Having been in Lima (or should I say, Miraflores) for 5 days now, I had yet to go to the historic centre, so today was the day. I walked over to Kennedy Park, which is the central park of Miraflores, home to a multitude of cats and from where most buses depart. I was lucky enough to catch one almost immediately. This was one of the more official metropolitan buses rather than the smaller buses, owned by who knows whom, which ply backwards and forwards across the city at great speed.
It was quite a long way and took nearly an hour to arrive at a stop that I considered close enough to walk.
My first destination was the Priory of Santa Domingo, which houses the tomb of Saint Rosa, as well as a crypt containing the bones of many friars. I somehow managed to miss this latter feature, but I did visit the old Library, the cloisters and ascended the Bell Tower where there was a spectacular view over Lima, which is, generally speaking, not a pretty city.
Whilst at the top of the Bell Tower, I could hear drums coming from the direction of Plaza de Armas, so, when I had seen all I thought there was to see at the Priory, I walked over to investigate. It transpired that there was some sort of competition taking place with various indigenous dancers and musicians taking part.
I stood watching for quite some time and marvelled at the number of tourists who stood right in the path of the procession in their desperate need to get photos of the artists and themselves in front of them. Needless to say, I did not join them but satisfied myself with photographs with various peoples’ heads right in the middle of the picture (and they weren’t indigenous ones either!).
I was extremely hot whilst standing watching so went in search of lunch and a beer. On the way, I encountered an old man from Chiclayo, who somehow managed to adjust his pace so that I had no choice but to walk with him. I still have not lost my suspicious mind and was wary of his motivation so walked with him for a while and then managed to leave, quite politely (I think!) I didn’t like to tell him that I thought Chiclayo was a horrible place and had to be very diplomatic with my answer when he asked what I thought of it. I did glean the information from him though that it was Labour Day and a public holiday in Peru, a fact which had passed me by prior to this meeting. This was apparently why the streets were relatively empty of cars, but full of people.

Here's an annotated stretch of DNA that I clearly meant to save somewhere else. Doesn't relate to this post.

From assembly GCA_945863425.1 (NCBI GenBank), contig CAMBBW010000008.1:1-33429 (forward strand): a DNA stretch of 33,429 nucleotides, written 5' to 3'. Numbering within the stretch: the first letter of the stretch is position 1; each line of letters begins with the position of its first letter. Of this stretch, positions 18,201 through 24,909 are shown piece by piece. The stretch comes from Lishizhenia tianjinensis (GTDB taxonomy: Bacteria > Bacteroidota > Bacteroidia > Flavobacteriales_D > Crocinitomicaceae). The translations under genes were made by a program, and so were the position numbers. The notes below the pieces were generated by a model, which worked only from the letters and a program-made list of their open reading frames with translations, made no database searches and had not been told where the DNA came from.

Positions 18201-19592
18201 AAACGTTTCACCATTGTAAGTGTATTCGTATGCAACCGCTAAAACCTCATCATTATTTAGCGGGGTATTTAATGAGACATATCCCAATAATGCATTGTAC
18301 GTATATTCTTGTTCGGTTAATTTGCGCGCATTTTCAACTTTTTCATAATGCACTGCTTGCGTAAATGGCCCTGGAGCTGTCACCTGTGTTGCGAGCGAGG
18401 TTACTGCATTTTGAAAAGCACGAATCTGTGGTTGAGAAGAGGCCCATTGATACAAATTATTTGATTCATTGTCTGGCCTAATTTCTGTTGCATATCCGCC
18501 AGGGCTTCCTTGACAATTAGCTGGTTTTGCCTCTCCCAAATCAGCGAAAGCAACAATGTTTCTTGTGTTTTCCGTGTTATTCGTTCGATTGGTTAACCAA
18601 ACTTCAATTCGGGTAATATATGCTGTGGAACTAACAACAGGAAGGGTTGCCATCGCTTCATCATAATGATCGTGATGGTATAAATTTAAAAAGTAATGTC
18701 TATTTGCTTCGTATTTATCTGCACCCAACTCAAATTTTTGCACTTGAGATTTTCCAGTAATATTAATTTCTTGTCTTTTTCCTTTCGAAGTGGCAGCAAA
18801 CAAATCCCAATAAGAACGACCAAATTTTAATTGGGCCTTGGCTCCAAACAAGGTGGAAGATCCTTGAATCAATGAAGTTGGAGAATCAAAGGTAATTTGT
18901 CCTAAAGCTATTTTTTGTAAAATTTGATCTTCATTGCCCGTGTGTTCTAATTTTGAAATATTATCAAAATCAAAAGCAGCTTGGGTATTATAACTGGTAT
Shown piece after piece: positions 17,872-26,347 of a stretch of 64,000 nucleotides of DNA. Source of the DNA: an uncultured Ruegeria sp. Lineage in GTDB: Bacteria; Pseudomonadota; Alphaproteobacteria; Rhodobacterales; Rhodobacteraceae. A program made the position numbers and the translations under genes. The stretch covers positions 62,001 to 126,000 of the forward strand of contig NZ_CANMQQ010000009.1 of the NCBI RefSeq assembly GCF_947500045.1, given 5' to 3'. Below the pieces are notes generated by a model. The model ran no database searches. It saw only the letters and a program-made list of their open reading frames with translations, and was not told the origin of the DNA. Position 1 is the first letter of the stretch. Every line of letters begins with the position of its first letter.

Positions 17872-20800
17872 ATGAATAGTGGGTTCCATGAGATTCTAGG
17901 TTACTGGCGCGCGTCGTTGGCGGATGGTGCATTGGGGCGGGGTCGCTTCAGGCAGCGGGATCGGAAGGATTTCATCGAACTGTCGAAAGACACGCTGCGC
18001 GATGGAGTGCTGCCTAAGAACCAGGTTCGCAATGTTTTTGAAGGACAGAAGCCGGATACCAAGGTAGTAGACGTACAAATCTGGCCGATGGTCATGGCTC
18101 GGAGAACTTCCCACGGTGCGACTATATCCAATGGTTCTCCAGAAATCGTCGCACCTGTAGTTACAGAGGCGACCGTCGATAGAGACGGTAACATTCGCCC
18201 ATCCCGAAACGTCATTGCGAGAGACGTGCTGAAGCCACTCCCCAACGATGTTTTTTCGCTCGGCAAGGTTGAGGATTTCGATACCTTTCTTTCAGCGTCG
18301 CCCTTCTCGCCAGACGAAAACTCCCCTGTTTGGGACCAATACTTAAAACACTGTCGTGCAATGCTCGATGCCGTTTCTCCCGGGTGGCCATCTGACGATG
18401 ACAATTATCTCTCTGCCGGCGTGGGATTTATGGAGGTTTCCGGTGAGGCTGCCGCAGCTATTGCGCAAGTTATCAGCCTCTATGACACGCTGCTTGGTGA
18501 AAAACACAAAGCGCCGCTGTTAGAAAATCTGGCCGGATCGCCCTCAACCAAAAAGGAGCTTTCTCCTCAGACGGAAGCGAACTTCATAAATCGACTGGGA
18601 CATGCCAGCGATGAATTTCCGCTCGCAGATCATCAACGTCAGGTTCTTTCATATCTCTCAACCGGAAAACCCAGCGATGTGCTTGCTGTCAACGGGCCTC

After walking quite some distance, through a very busy shopping area, I arrived at Plaza San Martin and a restaurant that I deemed in my price range with a suitable ambience. (We are, of course, only referring to a difference of a couple of dollars but I have my standards!) I ate my tamales, followed by goat stew whilst watching the people and cars go by and listening to an Australian girl at the next table telling a couple of Germans about her experience living in Eritrea and visiting the Yemen. She was obviously trying to impress them with her daring.
Feeling sufficiently replete and refreshed, I continued my walk to my next and final destination of the day, which was the Magical Water Park. This opens late in the afternoon and is a park full of fountains of various designs, which are lit up at night. There are a couple that people are allowed to play in and get exceedingly wet but the rest are off limits, as is the grass. The rules are vehemently enforced by whistle blowing, loudspeaker toting security guards.
The whole park is so extreme it is funny and the children, especially, appeared to be having a wonderful time. I stayed until the lights came on, which were quite impressive, and then made my way to the bus stop as I was starting to get cold. Once again, I was in luck, as a bus arrived at the same time as I did, so it was an easy trip back to Kennedy Park and then a short walk ‘home’.